Relational Bridges

Afar of Djibouti

A white arch spanned the paved road at the entrance into Afar territory. This region takes up the northern half of the country and is home to one-third of Djibouti's population. The country is dry and arid, with drinking water at a premium. Steel drums along the main road are filled periodically by government water trucks.

We entered an Afar village as guests of an Afar language teacher. She had worked with her students for over one year. The students and teacher became the best of friends. It was on the basis of their relationship that her aunt's village extended a warm welcome to us.

Our group was served tea in one of the village homes. The language teacher graciously served us as we sat on blankets and mats. We had a delightful time. Afterward, the teacher guided us on a tour of the entire village. We stopped at almost every house, extending greetings and taking pictures. It was a pleasant introduction to Afar family life.

Nothing was hidden and every aspect of Afar living was shared openly with us. We saw new homes, single family compounds, the famous Afar oven in each yard, cattle corrals, camels and a small irrigated garden. Our guide was obviously happy to share her guests and language students with her family. The highlight was stopping to meet her aunt.

What we missed seeing were the men of the village. At the edge of the village two men were making charcoal. Otherwise, no men were around, although the sun was setting. Our guide explained that the men had gone into the town to chew khat, an herbal stimulant, with their friends. Making initial contacts and participating in daily life is the essence of Afar existence and flows across relational bridges.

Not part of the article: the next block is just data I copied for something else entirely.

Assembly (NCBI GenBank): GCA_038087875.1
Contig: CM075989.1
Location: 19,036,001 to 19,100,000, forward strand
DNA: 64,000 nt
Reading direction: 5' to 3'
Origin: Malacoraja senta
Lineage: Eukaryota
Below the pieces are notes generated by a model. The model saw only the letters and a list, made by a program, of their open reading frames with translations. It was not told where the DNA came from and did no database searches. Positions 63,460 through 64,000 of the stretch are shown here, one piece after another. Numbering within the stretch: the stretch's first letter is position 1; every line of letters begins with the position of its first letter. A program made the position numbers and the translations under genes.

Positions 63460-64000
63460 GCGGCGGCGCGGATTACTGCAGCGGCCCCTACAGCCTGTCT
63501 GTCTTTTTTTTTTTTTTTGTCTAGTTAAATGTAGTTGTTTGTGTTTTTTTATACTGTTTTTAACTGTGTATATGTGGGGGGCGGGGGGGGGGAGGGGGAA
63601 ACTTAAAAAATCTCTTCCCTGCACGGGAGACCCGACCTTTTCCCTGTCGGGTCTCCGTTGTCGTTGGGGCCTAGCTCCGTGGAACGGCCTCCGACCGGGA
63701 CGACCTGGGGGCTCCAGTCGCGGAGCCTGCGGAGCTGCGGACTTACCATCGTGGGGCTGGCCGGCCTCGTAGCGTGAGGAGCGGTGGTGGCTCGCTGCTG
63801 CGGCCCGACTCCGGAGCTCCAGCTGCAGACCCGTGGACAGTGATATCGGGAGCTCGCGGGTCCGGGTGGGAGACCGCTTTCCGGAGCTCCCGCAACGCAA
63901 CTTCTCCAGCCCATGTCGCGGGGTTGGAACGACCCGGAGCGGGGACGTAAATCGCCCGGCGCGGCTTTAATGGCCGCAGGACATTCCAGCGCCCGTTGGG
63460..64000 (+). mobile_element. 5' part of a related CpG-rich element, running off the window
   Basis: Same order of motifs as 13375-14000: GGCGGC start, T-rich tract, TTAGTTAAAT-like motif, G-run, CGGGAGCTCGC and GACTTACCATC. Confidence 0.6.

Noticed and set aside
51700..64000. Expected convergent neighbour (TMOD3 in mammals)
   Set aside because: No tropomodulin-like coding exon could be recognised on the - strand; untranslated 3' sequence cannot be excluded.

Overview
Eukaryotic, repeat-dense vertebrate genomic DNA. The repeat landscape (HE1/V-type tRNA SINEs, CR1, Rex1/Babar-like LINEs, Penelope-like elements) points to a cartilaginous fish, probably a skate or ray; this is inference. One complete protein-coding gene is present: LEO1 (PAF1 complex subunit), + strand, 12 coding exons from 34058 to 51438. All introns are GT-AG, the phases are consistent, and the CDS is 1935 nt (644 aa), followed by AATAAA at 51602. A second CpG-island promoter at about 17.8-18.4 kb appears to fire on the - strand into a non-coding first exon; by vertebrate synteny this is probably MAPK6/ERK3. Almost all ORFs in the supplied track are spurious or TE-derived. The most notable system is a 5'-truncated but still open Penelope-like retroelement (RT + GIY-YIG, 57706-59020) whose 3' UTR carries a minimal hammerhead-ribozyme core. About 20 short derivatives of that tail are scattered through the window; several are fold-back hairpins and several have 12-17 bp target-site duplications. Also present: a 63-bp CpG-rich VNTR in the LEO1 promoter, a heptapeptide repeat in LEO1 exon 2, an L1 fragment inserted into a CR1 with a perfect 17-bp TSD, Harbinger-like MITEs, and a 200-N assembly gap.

Returning to Djibouti City, home to 60 percent of the population, we met a young man who offered to take us to meet his mother and sister at their home. They live in a crowded slum area, but when we arrived we found the home locked and the women gone. Our guide then directed us to another sister’s home.

Houses in the area are constructed from tin, plywood and cardboard. Our young guide said that 20 to 30 people often live in one room in order to afford the rent. His own home consisted of two rooms with only three people living there.

We stepped into his sister's two-room home. The living room was comfortable, and a large screen TV was showing world news. It was interesting to hear our guide speak intelligently of world news.
Our guide's sister is divorced and has five children. They are all enrolled in Arabic- speaking schools rather than French schools, because the fees are cheaper. The father, who is in the Djibouti military, pays for the children's education.

While strolling through the market area, we stopped at a shop where I bought sugar and rice for our guide's mother. Then we stopped at a roadside stand and drank a soda. I noticed a homeless man sleeping under an old SUV nearby, and my heart was touched. Bidding good-bye to our guide, we concluded our Afar tour.

Before we departed from Djibouti, my guide called and asked to see me. He presented me with a gift of eyeliner in a handmade beaded purse for my wife. It was an expression of thanksgiving from his mother for the sugar and rice I had given her. The family’s kindness reminded me that Afar life flows along relational channels whether among the poor or affluent. Building relational bridges opens the door to the Afar heart.

Afar of Eritrea

Our team of three traveled to Tio, Eritrea, on August 24, 1999, to begin preliminary research of the Afar people group. We hired a four-wheel drive Land Cruiser with a driver in order to give identification and endorsement of the trip.